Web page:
THERE is a long tradition of blaming the bearer of bad news.
In ancient times official messengers would fall foul of those unable to contain their rage at being told something they did not want to hear.
A more enlightened approach came when China, years before the birth of Christ, invented a chivalrous code that forbade the execution of messengers sent by enemies.
The frothing hordes on social media today show no such restraint.
They have directed their fury and frustration about fuel shortages at the pumps not at the source of the problem, but at journalists telling them it is happening!
To be clear, the media did not start the panic-buying. We reported it after it began, and continue to do so because it is an evolving story of enormous interest and importance.
We are also reporting it because people need to know about things that are happening in their communities. They need to know the reasons why those things are happening, and whose decisions may have been responsible.
That is how democracy works. Newspapers like the Hereford Times tell you to the best of our ability what is going on so that when the time comes to vote you have had the information you need to make an informed decision.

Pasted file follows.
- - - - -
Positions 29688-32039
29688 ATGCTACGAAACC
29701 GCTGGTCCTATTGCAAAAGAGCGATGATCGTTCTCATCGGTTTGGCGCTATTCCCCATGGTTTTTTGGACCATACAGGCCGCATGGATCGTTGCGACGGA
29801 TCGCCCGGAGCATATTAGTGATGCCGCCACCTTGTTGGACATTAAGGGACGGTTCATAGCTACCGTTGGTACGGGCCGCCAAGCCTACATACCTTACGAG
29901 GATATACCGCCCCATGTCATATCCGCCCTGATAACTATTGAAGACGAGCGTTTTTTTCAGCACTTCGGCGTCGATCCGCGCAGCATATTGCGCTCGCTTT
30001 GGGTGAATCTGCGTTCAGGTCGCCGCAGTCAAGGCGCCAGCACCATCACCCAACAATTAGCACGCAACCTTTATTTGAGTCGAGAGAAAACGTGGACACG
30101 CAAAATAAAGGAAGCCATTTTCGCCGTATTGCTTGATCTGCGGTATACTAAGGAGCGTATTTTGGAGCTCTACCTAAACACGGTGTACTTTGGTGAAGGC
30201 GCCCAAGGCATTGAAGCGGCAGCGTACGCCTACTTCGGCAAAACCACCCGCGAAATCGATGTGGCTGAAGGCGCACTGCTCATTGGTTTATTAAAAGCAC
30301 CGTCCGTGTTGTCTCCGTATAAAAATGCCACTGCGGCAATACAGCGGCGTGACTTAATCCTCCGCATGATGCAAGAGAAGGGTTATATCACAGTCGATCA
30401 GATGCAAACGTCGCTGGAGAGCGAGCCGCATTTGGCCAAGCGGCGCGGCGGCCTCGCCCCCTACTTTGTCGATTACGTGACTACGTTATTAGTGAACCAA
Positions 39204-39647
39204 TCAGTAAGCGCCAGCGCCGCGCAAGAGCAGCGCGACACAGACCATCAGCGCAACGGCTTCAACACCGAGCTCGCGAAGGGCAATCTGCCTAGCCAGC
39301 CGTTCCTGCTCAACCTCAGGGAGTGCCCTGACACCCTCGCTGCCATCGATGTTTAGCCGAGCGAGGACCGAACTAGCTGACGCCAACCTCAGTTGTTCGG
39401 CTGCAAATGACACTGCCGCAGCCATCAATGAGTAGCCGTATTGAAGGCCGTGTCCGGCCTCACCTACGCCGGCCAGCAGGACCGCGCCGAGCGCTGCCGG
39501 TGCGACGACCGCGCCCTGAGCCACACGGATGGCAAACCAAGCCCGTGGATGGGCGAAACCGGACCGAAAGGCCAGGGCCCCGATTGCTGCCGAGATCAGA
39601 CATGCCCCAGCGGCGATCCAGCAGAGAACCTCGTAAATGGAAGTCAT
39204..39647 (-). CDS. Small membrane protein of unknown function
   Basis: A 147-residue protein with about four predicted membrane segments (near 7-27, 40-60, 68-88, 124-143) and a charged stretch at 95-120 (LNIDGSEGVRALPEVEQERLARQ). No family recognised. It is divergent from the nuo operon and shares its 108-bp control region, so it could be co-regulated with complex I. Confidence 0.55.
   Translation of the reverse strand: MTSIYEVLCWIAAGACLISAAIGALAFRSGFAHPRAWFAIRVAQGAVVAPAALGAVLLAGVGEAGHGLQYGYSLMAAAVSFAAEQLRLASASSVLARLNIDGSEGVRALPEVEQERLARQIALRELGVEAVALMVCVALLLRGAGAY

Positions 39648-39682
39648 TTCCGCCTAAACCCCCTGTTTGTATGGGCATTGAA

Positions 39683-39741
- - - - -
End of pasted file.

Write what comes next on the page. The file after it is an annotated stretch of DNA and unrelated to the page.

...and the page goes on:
Perversely, the thinking of some is that if the situation on garage forecourts were not reported the problem would simply go away. Of course, this conveniently ignores the fact that news was likely to slip out anyway through word of mouth… or (heaven forbid) on social media.
“Don’t tell anyone that there’s a shortage of lorry drivers affecting deliveries to filling stations and there will be no panic-buying. Everyone will be happy,” they argue.
This is a chilling line of thought.
It essentially demands that the media paints a rosier picture of reality for the common good.
Presumably, if it is not willing to do it voluntarily it should be compelled to do so.
And so this obnoxious reasoning would have us helter-skeltering into authoritarianism. State-sanctioned propaganda instead of news, a cowed society where inconvenient truths are stifled… perhaps along with those who dare speak them.
Be very careful what you wish for.